Compare Sunscreens in New Zealand with Canstar Blue. Neutrogena, Banana Boat, Cancer Society, Garnier AMBRE Solaire, Nivea and SunSense were compared on value for money, texture and consistency, effectiveness, scent/smell, packaging/ease of dispensing, ease of absorption and overall satisfaction.

See our Ratings Methodology

Most Satisfied Customers | Neutrogena

From selling soap in the 1950’s, global giant Neutrogena now prides itself on developing and delivering products that never go out of style.

Slip, slop, slap and wrap!

Damage from the sun is one of those things that a lot of people seem to have a mental block on.  The sun is natural and being outside is good for you, right? Unfortunately, when it comes to the sun, you can have too much of a good thing and resulting damage to your skin can not only cause painful sunburn in the short term, but can result in skin cancers such as melanoma, in the long term.  Sadly, here in New Zealand, we have the highest recorded rates of melanoma, in the world.

Using sunscreen and covering up with UV protective clothes and hats can quite literally be a lifesaver, but it’s important you use the correct SPF.

What is SPF?

SPF is short for Sun Protection Factor and is how protection from harmful Ultra Violet B (UVB) rays is measured.  All sunscreens have a SPF which is an indication of how long it will protect your skin from (UV) burning.  For example, if burn time is estimated to be 10 minutes and you use an SPF 30 sunscreen, your protection time will be 300 minutes or five hours.  In New Zealand an SPF of at least 30 is recommended as this will protect you against approximately 97% of UVB rays. Also be aware that swimming or surfing will wash a lot of the protective screen off your skin – as will sweating – so ideally you should reapply every couple of hours.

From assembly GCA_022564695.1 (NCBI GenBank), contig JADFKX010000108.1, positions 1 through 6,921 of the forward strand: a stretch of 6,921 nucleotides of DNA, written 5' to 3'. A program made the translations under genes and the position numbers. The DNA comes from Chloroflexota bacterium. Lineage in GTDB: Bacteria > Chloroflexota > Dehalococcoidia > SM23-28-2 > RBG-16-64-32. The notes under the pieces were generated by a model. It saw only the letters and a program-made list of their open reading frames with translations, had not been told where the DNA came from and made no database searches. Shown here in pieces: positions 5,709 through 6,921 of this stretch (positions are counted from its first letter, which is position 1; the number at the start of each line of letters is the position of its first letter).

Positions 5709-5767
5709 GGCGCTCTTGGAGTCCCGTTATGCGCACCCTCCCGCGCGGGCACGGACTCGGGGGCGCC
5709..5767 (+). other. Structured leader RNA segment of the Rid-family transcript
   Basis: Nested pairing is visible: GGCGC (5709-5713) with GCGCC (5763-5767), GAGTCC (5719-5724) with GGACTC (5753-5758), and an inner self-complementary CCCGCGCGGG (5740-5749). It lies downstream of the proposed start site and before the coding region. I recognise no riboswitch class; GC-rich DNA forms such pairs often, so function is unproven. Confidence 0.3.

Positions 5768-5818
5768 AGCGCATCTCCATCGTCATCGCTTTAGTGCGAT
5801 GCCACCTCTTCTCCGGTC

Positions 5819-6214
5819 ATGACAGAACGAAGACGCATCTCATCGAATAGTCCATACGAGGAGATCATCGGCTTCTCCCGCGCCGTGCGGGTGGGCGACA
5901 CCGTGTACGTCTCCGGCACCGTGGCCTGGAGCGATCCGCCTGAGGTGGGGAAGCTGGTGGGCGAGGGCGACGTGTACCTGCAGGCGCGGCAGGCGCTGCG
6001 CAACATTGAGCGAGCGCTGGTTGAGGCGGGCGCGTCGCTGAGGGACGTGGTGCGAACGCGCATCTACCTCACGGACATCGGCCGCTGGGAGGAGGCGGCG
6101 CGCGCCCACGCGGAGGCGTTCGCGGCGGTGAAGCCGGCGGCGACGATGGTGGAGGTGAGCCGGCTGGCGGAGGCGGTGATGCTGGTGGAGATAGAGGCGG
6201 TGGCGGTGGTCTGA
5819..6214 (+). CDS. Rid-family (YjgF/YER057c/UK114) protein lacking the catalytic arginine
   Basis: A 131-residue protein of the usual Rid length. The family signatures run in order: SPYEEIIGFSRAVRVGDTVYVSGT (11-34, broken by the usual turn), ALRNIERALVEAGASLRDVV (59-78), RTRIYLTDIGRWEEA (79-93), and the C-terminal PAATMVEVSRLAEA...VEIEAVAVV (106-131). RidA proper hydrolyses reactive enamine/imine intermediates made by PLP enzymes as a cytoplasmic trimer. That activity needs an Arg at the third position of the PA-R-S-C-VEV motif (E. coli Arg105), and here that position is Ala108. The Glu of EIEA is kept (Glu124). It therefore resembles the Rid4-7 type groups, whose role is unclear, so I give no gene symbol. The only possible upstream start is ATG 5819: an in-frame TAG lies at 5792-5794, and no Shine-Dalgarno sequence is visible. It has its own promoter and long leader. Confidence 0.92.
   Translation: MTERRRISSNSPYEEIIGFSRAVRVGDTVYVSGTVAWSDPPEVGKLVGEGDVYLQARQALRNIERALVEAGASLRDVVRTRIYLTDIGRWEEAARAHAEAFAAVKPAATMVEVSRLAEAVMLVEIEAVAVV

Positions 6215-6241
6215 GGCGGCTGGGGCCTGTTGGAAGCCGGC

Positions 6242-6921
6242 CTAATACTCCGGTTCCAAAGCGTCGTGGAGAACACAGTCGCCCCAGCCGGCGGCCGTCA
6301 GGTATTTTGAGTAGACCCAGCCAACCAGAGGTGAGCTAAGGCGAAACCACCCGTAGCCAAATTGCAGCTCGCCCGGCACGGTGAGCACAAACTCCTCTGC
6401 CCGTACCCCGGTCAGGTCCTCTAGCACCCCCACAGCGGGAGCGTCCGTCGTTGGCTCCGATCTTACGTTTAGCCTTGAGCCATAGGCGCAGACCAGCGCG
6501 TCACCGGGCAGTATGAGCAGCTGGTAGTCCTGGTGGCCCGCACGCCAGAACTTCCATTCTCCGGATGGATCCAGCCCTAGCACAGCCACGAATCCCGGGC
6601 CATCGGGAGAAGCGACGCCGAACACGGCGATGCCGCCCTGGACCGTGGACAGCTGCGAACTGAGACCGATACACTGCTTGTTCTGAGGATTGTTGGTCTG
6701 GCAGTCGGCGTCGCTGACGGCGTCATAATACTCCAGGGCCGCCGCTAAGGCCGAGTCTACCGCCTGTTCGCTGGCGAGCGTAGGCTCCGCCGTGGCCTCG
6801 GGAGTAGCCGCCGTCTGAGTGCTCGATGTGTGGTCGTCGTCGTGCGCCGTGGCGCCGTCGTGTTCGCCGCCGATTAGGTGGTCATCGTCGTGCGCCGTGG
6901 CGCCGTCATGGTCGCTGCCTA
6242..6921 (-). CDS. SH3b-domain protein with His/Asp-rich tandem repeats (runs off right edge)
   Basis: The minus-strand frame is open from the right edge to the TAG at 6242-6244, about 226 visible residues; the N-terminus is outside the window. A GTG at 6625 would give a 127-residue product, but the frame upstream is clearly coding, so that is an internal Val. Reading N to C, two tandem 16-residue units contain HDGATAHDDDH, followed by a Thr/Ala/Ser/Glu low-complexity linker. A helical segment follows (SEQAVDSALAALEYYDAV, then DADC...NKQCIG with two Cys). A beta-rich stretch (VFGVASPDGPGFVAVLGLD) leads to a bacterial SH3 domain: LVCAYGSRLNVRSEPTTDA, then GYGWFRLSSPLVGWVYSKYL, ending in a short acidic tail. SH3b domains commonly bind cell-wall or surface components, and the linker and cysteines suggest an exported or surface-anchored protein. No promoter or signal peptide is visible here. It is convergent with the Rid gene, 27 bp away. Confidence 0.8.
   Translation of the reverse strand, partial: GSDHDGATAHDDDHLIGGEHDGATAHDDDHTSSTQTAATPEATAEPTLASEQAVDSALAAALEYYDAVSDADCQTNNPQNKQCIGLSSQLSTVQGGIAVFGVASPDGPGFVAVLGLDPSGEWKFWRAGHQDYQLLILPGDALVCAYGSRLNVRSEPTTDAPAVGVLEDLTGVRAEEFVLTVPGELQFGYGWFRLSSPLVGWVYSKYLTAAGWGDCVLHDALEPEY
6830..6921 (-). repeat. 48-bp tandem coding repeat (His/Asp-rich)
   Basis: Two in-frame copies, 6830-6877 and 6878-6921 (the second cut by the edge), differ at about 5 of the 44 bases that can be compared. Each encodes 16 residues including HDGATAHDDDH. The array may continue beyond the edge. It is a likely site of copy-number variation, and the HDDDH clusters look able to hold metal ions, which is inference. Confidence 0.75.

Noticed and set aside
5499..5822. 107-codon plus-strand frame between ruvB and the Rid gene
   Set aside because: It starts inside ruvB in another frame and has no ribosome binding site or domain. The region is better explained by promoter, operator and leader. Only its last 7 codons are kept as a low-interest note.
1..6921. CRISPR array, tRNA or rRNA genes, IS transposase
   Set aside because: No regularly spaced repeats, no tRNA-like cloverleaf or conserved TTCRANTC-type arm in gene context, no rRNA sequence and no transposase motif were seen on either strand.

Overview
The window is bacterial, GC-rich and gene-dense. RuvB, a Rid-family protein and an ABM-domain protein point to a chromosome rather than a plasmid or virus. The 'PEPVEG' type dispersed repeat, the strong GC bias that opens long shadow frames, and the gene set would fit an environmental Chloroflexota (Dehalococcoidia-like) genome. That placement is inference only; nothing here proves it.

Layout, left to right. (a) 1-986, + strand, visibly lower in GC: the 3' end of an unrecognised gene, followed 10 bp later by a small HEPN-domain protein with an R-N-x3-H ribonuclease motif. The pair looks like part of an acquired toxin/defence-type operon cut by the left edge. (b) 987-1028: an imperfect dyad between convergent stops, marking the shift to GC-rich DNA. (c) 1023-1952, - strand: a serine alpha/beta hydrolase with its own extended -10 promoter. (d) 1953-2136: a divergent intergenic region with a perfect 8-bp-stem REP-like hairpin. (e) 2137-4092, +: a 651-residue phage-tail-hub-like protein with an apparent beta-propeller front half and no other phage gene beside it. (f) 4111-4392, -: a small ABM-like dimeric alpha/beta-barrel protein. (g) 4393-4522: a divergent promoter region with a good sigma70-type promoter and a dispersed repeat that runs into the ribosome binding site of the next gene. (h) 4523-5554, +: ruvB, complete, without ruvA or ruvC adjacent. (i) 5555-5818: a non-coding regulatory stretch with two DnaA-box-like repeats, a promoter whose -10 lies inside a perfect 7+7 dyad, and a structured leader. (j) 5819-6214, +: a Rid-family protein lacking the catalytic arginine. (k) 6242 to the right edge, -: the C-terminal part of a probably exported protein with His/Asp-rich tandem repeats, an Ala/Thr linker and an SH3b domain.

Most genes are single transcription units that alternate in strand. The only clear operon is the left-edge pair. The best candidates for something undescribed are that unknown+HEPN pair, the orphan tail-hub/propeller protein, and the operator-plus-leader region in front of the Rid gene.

We’re pleased to report that 75% of the sunscreen wearing Kiwis we asked, reported to use a SPF 30 or above but only 29% of people said they reapplied it throughout the day.  However, a worrying 36% of people said they often went out in the sun without applying sunscreen at all. Out of these, 55% said it was because they would simply forget, but 29% said they thought it wasn’t necessary because they weren’t spending all day in the sun.  Unfortunately, the idea that you need to be out all day to put yourself at risk, is misguided. Global consensus is that 20 minutes is the maximum time you can spend in the sun safely without sun protection, however, New Zealand’s harsh UV is considered to be approximately 40% more harmful than it is in other parts of the world meaning our ‘safe’ window is even smaller.